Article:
Towson man is no-show in court for sentencing Arrest warrant issued for Schecter, convicted of rolling back odometers

December 20, 1997|By Michael James | Michael James,SUN STAFF

A Towson man facing a long time in prison for one of the country's largest odometer roll-back schemes did not appear in court for sentencing yesterday, prompting a federal judge to sign a warrant for his arrest.

Theodore Schecter, 48, a used car wholesaler whom prosecutors have recommended for a 17- to 21-year prison term, didn't show up for his 10 a.m. hearing in U.S. District Court in Baltimore.

"We checked every hospital, and we checked the morgue. There's no sign of him," said Schecter's attorney, Harold I. Glaser, who told Judge Catherine C. Blake that he is worried his client may hurt himself.

Client 'on medication'

"He's on medication, and he's been seeing a psychiatrist."

Prosecutors portrayed Schecter, convicted in August of conspiracy to roll back odometers and money laundering, as the leader of an interstate ring that rolled back the odometers on nearly 3,000 cars between 1984 and 1994, costing consumers close to $5 million.

Schecter was on home detention while awaiting sentencing, Glaser said. Repeated attempts to locate him yesterday were unsuccessful, and the telephone at Schecter's apartment apparently had been left off the hook, Glaser said.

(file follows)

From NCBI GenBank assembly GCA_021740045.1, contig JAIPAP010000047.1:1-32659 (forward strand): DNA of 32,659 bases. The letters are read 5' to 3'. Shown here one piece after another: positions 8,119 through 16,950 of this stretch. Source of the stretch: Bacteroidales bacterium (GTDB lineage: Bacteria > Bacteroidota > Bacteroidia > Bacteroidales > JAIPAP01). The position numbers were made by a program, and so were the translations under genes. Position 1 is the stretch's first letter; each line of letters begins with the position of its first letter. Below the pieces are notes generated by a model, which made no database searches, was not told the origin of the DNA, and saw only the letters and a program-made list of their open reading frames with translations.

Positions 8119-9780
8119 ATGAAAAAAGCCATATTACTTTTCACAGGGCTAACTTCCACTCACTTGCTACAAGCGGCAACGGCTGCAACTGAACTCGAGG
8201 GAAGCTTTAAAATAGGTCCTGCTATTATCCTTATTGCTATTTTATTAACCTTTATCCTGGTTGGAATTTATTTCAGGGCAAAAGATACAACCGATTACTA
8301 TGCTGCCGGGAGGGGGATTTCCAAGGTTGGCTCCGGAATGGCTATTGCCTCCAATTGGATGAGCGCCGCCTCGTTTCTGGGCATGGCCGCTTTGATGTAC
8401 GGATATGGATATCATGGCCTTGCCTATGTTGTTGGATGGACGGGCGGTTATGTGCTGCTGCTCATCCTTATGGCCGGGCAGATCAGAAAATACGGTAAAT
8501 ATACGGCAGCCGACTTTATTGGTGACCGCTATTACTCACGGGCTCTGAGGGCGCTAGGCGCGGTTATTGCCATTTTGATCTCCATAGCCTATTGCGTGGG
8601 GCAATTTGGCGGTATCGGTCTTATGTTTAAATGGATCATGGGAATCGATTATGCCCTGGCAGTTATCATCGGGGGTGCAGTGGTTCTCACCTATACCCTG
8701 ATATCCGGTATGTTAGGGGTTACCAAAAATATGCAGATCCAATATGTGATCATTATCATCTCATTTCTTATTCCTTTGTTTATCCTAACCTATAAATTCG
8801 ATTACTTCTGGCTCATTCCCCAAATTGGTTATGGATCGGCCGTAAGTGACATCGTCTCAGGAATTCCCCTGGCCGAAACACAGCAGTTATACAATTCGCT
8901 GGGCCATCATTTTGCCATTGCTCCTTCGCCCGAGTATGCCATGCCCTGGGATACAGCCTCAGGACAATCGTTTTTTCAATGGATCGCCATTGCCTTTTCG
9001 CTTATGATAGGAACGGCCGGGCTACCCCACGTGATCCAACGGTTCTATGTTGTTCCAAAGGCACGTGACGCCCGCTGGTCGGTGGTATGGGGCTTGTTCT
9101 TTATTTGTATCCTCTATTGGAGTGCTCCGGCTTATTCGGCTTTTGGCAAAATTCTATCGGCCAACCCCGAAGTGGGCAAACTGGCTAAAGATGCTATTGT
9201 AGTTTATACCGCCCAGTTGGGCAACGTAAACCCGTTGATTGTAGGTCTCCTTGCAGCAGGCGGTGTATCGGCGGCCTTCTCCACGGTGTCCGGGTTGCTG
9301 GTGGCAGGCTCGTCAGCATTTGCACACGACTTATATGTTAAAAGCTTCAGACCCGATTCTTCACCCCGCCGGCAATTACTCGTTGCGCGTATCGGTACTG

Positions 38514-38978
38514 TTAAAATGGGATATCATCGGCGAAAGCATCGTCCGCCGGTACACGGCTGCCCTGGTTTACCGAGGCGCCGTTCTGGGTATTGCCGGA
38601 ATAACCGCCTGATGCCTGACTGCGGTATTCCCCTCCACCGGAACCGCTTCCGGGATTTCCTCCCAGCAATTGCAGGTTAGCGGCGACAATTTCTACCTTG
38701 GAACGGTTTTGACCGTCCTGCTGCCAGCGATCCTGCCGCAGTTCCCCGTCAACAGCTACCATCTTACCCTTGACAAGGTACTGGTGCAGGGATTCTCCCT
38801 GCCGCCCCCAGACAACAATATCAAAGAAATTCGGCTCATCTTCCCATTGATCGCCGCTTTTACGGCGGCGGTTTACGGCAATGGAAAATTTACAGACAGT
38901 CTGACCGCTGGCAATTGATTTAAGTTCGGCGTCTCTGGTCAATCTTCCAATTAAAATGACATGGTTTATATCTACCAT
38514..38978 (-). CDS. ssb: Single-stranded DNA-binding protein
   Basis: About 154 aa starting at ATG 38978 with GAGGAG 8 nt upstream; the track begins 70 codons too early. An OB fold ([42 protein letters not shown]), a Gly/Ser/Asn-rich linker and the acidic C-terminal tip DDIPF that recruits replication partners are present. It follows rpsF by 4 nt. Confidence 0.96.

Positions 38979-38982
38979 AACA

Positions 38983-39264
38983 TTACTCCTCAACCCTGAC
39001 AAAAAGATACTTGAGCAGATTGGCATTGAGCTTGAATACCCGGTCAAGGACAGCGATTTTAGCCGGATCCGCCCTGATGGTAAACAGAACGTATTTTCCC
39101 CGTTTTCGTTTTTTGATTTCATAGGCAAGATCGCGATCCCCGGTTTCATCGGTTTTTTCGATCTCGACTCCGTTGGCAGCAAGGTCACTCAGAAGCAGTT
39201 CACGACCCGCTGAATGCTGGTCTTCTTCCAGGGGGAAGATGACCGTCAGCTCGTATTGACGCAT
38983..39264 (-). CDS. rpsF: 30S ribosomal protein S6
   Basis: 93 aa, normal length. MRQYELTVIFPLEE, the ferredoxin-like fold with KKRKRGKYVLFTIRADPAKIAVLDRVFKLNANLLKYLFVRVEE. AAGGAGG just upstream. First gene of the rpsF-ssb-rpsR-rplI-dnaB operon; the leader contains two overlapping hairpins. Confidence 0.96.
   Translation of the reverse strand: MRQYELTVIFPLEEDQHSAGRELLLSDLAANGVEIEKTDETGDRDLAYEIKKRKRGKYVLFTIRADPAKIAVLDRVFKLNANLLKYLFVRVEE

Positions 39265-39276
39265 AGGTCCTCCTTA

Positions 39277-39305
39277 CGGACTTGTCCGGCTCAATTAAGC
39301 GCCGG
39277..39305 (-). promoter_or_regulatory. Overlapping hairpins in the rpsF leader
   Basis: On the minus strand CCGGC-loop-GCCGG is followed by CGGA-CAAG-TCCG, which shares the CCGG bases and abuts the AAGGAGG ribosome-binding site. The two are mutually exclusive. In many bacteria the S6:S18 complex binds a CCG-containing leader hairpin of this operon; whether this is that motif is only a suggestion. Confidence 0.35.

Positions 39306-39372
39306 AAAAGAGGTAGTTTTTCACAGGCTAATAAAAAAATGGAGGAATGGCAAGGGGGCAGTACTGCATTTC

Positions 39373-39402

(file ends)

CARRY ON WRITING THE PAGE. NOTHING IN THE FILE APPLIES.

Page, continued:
The apartment was later checked, but Schecter wasn't home, said Glaser, who added that Schecter's 86-year-old mother said she doesn't know the whereabouts of her son. Glaser told the judge that he could not reach Schecter's psychiatrist yesterday.

Blake said she had little choice but to issue a a bench warrant for Schecter's arrest.

Judge says he could have fled

"It could be he's in the hospital or that he's ill," Blake said. "But it is also a possibility that he's run."

In addition to Schecter, 11 ring members pleaded guilty, and three others were convicted in the scheme.

Schecter and others bought the cars at auctions, rolled back the odometers and sold them to retail dealers on used car lots from New York to Florida to Indiana.

Federal officials say they are cracking down on odometer tampering because of increased instances of fraud by opportunists looking to exploit an increased demand for used cars in recent years.

Odometer fraud inflates used car prices by more than $4 billion each year, the federal government estimates.

Pub Date: 12/20/97

Baltimore Sun Articles
Please note the green-lined linked article text has been applied commercially without any involvement from our newsroom editors, reporters or any other editorial staff.